Politics can be a very polarizing area. That is never more true than in an election year.
Both major political parties in US politics tend to make certain points—this year, with attacks on reproductive rights from the GOP and very strong language against same-sex marriage legalization, some of these points are more extreme than ever.
The real problem behind our election system (aside from the fact that democracy itself is a terrifyingly flawed system of government and only our well-crafted Constitution safeguards us from the tyranny of the majority) is not SuperPACS or compulsive lying on the part of certain candidates—it’s the crazies.
The thing about crazies is that they exist in any and all political parties. In the case of, say, white supremacist parties or anarchist parties, they are the parties in question. But both Democrats and Republicans have fringe crazies, and I do not just mean people with far-right or far-left views. The insane members of both sides should alarm you.
Over the past few years in particular, the Democratic Party has, economically, been asking the very wealthy to pay their fair share (which means avoiding tax loopholes that really should not exist in the first place), especially in times of a major financial crisis.
This request has, for some, become the beginning of an attack on “the rich” and a vilification of wealth itself. You guys, I know that not everyone who is wealthy earned their wealth. But some of them did. Many of them did. Being rich is not a cause for shame or for guilt. I want to be rich. In fact, I would love to be one of the one-percent. I just wouldn’t be a dick about it or try to hide my money rather than paying my fair share, just like I did when I worked in a grocery store deli (a glamorous life, as you can imagine).
The Republican Party has, in addition to tightening its position on all matters related to reproductive health (views more extreme than those held by Mitt Romney, in fact), had its fringe members latch on to some of the paranoid and explicitly racist theories about President Obama. Paranoid doubts as to his country of origin and his religious beliefs both have a powerful undercurrent of racism. And it is disturbing.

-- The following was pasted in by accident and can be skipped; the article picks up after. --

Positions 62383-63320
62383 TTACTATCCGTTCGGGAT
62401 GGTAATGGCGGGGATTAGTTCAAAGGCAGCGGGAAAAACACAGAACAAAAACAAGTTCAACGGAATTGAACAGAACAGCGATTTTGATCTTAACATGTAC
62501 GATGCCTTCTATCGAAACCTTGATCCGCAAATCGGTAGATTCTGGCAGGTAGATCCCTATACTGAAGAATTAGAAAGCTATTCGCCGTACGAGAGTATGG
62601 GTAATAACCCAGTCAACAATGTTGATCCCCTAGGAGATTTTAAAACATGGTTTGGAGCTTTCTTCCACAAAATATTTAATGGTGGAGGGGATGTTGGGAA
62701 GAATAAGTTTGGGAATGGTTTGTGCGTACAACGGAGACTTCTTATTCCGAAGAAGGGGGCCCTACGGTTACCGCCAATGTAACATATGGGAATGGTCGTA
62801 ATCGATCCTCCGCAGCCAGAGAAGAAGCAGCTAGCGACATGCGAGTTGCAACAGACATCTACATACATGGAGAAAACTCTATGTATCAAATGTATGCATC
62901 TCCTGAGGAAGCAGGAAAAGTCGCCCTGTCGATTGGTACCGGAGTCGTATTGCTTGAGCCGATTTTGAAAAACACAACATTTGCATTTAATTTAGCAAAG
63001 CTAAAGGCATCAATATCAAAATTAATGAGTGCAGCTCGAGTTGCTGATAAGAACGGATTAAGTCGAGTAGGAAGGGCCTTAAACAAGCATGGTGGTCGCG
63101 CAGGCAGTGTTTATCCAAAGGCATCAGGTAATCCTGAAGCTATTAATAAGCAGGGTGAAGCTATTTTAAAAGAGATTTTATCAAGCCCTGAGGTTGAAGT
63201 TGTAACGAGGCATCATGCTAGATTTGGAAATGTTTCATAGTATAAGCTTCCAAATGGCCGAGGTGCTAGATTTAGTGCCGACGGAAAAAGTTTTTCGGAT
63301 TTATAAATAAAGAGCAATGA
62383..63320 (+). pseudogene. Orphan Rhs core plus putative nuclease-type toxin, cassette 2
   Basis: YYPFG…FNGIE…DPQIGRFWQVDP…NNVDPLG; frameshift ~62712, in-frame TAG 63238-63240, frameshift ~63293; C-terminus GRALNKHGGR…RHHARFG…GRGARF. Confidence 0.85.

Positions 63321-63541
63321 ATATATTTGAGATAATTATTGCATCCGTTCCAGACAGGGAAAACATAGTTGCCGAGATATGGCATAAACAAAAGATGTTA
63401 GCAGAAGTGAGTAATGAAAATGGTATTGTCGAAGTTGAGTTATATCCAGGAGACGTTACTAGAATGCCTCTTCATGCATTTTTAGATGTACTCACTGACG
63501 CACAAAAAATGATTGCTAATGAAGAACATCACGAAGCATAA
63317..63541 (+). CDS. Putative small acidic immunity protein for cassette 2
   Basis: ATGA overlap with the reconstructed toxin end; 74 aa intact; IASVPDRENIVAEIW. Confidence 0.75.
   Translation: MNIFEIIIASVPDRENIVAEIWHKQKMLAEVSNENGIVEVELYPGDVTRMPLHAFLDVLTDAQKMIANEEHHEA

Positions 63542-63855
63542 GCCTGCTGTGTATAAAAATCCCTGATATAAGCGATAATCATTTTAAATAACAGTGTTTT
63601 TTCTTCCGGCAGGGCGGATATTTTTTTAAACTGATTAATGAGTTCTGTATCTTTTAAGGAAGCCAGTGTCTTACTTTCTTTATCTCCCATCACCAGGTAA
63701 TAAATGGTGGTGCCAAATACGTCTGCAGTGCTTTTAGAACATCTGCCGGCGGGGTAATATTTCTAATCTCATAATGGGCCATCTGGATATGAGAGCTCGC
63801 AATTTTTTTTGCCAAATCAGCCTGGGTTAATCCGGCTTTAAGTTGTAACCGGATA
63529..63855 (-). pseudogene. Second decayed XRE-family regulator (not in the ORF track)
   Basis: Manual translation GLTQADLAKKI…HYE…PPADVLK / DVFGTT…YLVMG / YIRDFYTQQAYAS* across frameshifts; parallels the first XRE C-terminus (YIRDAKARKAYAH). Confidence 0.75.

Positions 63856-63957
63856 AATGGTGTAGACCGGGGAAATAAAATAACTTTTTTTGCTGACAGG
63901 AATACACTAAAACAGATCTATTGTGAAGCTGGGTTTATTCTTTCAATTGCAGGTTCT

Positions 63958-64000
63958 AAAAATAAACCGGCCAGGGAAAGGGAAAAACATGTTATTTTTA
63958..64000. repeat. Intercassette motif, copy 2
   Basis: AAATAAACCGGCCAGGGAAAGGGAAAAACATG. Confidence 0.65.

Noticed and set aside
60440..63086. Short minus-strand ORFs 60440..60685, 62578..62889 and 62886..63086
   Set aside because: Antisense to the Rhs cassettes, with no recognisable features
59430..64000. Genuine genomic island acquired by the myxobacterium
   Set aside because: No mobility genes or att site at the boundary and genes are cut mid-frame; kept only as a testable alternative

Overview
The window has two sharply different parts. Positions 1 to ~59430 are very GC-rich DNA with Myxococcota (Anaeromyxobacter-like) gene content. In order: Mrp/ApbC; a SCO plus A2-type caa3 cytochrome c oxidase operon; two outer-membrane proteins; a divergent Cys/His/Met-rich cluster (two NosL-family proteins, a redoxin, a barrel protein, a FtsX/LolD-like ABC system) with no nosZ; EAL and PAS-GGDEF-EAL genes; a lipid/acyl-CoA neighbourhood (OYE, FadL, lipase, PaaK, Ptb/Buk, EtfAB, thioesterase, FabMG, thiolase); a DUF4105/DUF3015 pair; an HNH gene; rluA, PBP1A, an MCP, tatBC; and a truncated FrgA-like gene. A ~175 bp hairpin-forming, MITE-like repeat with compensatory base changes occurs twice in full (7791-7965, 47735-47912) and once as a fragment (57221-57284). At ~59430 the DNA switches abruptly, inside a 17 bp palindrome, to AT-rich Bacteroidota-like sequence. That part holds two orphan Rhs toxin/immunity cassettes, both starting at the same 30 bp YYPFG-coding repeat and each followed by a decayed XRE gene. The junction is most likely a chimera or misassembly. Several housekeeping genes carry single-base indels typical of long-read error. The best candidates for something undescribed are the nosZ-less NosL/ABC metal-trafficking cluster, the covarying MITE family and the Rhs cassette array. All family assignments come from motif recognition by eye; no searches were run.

It is important to realize that neither fringe group represents the parties themselves. The Republican Party is not the Tea Party. If it were, Rick Santorum and Michele Bachmann might be the pair of running-mates in this election. But we were spared that nightmare by the primaries. Say what you will about Romney and Ryan (and I will say quite a bit; to begin with, they certainly aren’t McCain Republicans), they are not that pair of . . . terrors.
The Democratic Party is not at war with the wealthy. Period.
The real danger here is when the parties themselves begin to lean towards their fringe members in terms of rhetoric, because they want to inspire their voting base and because, honestly, crazier people tend to be a lot louder than sane people and so their views are more likely to come across as those of the majority.
And that is not the case. But it is a troubling thought. Please do not hop aboard the crazy-train. If you hear a political ally of yours talking about crazy things, please call him or her out on it.